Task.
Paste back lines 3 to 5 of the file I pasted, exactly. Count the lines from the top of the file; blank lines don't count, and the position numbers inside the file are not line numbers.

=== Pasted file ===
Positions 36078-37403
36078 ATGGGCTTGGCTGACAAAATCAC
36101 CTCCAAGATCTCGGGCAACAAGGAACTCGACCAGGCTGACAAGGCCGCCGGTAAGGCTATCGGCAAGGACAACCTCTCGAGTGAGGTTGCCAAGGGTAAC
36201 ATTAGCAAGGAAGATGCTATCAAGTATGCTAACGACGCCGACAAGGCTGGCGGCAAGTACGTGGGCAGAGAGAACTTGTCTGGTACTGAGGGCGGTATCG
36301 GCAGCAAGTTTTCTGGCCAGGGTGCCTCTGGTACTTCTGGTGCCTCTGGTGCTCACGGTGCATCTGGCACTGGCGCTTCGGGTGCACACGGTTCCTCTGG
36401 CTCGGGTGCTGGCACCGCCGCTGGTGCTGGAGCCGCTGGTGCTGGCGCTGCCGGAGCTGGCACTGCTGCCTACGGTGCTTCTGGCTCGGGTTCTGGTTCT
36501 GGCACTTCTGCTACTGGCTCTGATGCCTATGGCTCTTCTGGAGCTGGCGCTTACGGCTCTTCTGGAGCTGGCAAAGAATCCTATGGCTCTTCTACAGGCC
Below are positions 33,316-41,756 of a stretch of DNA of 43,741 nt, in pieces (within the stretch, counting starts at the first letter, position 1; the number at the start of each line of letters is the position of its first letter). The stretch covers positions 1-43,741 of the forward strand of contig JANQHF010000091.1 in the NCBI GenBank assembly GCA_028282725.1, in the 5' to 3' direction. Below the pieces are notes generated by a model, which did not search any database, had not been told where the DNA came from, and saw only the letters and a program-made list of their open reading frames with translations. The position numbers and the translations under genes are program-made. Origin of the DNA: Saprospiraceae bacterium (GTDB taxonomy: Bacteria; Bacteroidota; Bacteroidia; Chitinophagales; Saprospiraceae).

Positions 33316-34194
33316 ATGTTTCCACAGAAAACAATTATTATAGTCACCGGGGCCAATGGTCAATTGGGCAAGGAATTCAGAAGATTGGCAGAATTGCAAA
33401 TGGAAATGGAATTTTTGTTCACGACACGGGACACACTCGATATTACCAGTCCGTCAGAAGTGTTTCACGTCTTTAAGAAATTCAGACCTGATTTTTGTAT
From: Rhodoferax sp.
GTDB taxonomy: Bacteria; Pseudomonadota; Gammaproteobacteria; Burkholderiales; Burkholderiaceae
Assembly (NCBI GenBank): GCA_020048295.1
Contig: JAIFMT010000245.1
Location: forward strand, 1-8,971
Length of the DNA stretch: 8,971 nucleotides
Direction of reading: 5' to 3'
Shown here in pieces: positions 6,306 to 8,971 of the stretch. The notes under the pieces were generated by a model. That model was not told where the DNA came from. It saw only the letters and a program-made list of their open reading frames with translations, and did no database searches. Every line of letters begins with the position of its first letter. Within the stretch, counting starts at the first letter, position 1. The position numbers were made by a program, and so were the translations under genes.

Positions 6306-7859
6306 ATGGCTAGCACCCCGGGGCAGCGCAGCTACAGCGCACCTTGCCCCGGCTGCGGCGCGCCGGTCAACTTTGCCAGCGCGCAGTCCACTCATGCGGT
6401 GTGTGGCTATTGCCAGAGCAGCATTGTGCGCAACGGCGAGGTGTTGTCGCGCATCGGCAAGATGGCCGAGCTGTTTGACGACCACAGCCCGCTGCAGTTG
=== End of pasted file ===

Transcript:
36101 CTCCAAGATCTCGGGCAACAAGGAACTCGACCAGGCTGACAAGGCCGCCGGTAAGGCTATCGGCAAGGACAACCTCTCGAGTGAGGTTGCCAAGGGTAAC
36201 ATTAGCAAGGAAGATGCTATCAAGTATGCTAACGACGCCGACAAGGCTGGCGGCAAGTACGTGGGCAGAGAGAACTTGTCTGGTACTGAGGGCGGTATCG
36301 GCAGCAAGTTTTCTGGCCAGGGTGCCTCTGGTACTTCTGGTGCCTCTGGTGCTCACGGTGCATCTGGCACTGGCGCTTCGGGTGCACACGGTTCCTCTGG